Will New Intel Chip Impact AMD Stock?

Intel Corp. (NASDAQ: INTC) recently released its new 10th generation desktop processors, including the new Core i9-10900K. With speeds up to 5.3GHz, the chip is “the world’s fastest gaming processor,” Intel says.

Intel has faced stiff competition from Advanced Micro Devices Inc. (NASDAQ: AMD), thanks to its third-generation Ryzen chips. Many buyers will be comparing the Ryzen 9 3900X, a 12-core chip, with the new Intel offering, a 10-core chip. The i9-10900K is selling for $488, while the Ryzen 9 3900X is selling at a discounted $410-$420.

AMD was the best-performing stock in the S&P 500 last year, gaining 148%. On Friday, the stock was near its 52-week high. The stock price closed at $55.17 (up 0.95%), while the S&P 500 was up 0.24%.

AMD shares are up 20.3% year to date, while Intel is up 4.02% and NVIDIA Corp. (NASDAQ: NVDA) is up 53.44%.

When AMD reported first-quarter results in late April, the chipmaker came in slightly below profit estimates and slightly above estimates for revenue. For the quarter, AMD said that it had $0.14 in earnings per share (EPS) and $1.79 billion in revenue. Analysts were expecting $0.18 in EPS and $1.78 billion in revenue.

Chip Battle

The tech press has favorably reviewed the i9-10900K, to a point. The flagship chip “excels in elite gaming scenarios, but its aging architecture can’t quite keep pace with AMD’s newer, nimbler 7 (nanometer) designs on value and multi-threaded performance,” PC Magazine said this week.

PC World confirmed Intel’s claim of having the fastest gaming processor. “Intel’s problem has been weaknesses outside of gaming, and its overall performance value compared to AMD’s Ryzen 3000 chips,” the magazine said. “With the Core i9-10900K, Intel doesn’t appear to be eliminating that gap, but it could get close enough that you might not care.”

One point of criticism is that Intel’s new chip is built on the company’s aging 14-nanometer technology, around since 2015. AMD’s Ryzen line launched in 2017. AMD’s product roadmap for late 2020 includes the launch of its next generation of processors, dubbed Zen 3.

In the meantime, AMD is stealing market share from Intel. Both Microsoft Corp. (NASDAQ: MSFT) and Lenovo launched new laptops this year using Ryzen chips. Looking ahead to the holidays, eagerly awaited Xbox and Playstation models are expected to use AMD chips.

Where Chips Go, So Goes the Market?

Wall Street is watching the chip battle closely. Many consider semiconductors to be a leading indicator for the market as a whole. The reason is that as technology continues to improve, more industries see improvements and business gets better overall. Semiconductors have applications across practically all industries, and a rising tide lifts all ships.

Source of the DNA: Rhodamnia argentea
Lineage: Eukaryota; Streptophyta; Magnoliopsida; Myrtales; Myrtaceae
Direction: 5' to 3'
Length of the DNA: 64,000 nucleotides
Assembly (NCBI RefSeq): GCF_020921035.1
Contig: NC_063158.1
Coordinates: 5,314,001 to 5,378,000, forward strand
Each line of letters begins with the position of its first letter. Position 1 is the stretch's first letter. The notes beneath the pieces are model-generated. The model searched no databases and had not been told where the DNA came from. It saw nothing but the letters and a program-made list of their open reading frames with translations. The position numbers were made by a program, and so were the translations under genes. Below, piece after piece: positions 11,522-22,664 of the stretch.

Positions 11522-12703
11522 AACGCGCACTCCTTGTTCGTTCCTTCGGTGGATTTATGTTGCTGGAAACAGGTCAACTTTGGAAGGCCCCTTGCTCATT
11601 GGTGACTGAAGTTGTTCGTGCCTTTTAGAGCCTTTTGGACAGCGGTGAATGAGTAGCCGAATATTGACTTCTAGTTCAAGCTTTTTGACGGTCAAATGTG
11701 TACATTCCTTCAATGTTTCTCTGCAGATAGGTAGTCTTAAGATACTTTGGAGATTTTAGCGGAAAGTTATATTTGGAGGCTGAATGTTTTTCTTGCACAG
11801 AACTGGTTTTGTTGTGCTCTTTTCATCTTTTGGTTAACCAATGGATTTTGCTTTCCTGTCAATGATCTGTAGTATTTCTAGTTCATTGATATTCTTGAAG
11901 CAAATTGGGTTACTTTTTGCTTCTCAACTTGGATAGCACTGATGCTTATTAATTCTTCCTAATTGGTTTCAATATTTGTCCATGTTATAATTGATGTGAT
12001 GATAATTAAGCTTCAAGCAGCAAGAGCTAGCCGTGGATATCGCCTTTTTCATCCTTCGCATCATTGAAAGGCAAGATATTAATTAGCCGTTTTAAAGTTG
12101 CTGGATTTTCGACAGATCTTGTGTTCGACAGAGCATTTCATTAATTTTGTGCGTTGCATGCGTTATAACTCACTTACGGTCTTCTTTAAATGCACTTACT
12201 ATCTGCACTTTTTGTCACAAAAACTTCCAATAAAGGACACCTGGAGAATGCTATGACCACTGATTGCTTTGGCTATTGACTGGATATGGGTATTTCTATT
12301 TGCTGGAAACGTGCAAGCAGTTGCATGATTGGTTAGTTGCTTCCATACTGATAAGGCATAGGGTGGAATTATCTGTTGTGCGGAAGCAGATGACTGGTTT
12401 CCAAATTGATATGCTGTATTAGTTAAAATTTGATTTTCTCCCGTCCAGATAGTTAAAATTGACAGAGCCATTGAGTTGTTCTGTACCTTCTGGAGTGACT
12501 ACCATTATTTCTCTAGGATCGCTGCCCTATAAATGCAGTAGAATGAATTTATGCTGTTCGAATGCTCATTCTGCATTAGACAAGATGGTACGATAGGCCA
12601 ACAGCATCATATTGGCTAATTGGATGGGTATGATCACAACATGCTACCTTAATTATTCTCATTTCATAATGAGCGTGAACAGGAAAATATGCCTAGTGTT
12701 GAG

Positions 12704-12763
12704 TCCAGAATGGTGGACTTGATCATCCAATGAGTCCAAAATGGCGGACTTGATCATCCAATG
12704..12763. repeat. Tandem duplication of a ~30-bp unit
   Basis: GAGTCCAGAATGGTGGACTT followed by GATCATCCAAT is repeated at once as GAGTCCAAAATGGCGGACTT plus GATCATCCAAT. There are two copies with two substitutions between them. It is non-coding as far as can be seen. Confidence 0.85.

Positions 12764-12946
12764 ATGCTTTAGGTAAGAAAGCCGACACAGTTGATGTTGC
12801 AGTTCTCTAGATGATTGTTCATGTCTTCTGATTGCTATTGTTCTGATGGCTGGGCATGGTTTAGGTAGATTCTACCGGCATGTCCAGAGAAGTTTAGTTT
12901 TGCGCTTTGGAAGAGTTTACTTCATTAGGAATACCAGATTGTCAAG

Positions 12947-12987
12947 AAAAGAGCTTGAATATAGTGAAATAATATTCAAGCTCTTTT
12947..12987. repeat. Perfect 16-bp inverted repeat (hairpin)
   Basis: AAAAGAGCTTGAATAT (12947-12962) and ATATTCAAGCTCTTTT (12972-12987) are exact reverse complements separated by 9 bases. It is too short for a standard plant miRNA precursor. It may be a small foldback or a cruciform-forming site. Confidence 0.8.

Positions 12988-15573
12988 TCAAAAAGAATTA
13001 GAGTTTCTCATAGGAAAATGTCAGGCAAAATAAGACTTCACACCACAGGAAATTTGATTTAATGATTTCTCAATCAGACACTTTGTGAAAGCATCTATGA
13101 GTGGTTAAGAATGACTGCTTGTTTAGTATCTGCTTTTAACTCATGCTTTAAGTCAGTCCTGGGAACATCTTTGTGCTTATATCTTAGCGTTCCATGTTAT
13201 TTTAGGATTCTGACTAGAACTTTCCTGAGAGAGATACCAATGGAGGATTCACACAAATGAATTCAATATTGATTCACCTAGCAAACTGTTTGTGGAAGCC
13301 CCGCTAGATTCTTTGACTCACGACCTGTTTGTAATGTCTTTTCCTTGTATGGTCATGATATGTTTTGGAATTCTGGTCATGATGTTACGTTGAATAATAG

Looking forward, AMD did not withdraw financial guidance as a result of COVID-19 uncertainty. Instead, the company said it expects revenue of around $1.85 billion (plus or minus $100 million), a year-over-year increase of 21% and a sequential increase of 4%. The company expects 2020 revenue to rise in a range of 20% to 30% year over year and to realize adjusted gross margin of approximately 45% for the year.

The coronavirus remains the long-term unknown, according to Trefis, a forecasting firm. It said this week that the pandemic “has led to slowdown in industrial and economic activity, thus affecting consumer spending power. Lower consumption will lead to lower demand for laptops, computers, and gaming consoles, leading to lower demand for graphics processors. This would lead to a drop in demand for AMD’s products.”

A disruption to the manufacturing chain is another risk. If the world sees big new waves of the virus in the fall, it could cause factories to close again. Or supply chains could seize up.

In Trefis’s worst-case scenario, AMD stock could slide to $30 per share. Stock market analysts have assigned AMD an average 12-month price target of $51.97. Nineteen analysts still rate AMD a Buy, and 14 say Hold.

U.S.-China trade relations also lurk in the background for chip makers and technology companies that do business in China. As President Trump has stepped up criticism of Beijing for its handling of COVID-19, fears of a new trade war and new tariffs have risen.

With the U.S. presidential election approaching, some analysts fear China could become a new punching bag for American politicians. American companies could be collateral damage.